The Institute of Education will replace the Catholic St Patrick’s College and Mater Dei Institute as well as the Church of Ireland College of Education and operate under Dublin City University.
The move was announced by the Minister for Education, Ruairi Quinn last week in a document “A New Vision of Education for all the Children of Ireland.”
Speaking at the launch the Archbishop of Dublin, Diarmuid Martin said the new institute reflected something of how the future of education in Ireland is progressing and how people wish it to progress in a pluralist society.
“Pluralism should not produce negative rivalry or antagonism or give rise to elitism or social division, or a culture which seeks to maintain positions based on narrow ideologies,” he said.
The multidenominational institute will train teachers for the Catholic Church, Church of Ireland and other Christian traditions and will provide ongoing development for teachers and educators.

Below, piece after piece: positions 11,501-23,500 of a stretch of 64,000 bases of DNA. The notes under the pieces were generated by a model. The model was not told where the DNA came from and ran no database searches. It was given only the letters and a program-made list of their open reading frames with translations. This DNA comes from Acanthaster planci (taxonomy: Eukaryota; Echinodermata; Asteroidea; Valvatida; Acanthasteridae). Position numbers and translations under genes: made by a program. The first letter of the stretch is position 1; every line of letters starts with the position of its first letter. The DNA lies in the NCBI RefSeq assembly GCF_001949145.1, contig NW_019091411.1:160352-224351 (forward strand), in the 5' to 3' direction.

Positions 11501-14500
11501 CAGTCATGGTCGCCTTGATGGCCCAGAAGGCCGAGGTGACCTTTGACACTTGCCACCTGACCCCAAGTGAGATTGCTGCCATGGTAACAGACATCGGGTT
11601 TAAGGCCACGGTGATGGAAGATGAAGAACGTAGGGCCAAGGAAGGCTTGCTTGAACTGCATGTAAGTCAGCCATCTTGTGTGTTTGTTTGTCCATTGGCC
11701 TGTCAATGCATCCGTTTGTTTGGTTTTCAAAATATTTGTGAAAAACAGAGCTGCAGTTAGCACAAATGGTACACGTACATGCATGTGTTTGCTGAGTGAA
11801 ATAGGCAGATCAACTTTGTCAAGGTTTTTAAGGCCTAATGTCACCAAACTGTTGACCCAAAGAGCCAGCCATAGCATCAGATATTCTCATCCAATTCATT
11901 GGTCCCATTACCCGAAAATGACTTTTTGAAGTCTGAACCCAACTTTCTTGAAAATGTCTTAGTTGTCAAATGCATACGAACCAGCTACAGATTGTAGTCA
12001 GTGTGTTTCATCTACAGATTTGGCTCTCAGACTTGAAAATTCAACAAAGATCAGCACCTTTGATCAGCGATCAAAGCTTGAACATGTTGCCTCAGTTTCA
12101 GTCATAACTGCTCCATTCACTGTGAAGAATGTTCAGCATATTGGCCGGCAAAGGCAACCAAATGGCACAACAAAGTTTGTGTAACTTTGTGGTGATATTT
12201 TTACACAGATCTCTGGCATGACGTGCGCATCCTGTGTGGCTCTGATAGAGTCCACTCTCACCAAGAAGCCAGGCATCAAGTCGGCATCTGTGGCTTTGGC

The move has not been welcomed by everyone, with Dr Ciarán Ó Coigligh, at St Patrick’s, describing it as “a takeover” and giving into those who “promote a secularist agenda.”
He said: “It is stated that the core curriculum will be ‘denominationally neutral’. This is a blatant contradiction of the essence of Christian education which requires that the denominational ethos permeates the whole teaching and learning experience.” Source
Clearly, Catholic education is set to become a thing of the past in Ireland, with no plans to train Catholic teachers to pass on the Catholic religion. A “denominationally neutral” curriculum just doesn’t cut it. But is this really any different from what has been going on in so called Catholic education in the UK for years now? Is the question “is Catholic education finished in Ireland” OR – perhaps more accurately – “is Catholic education finished?” End of. Tell us your thoughts.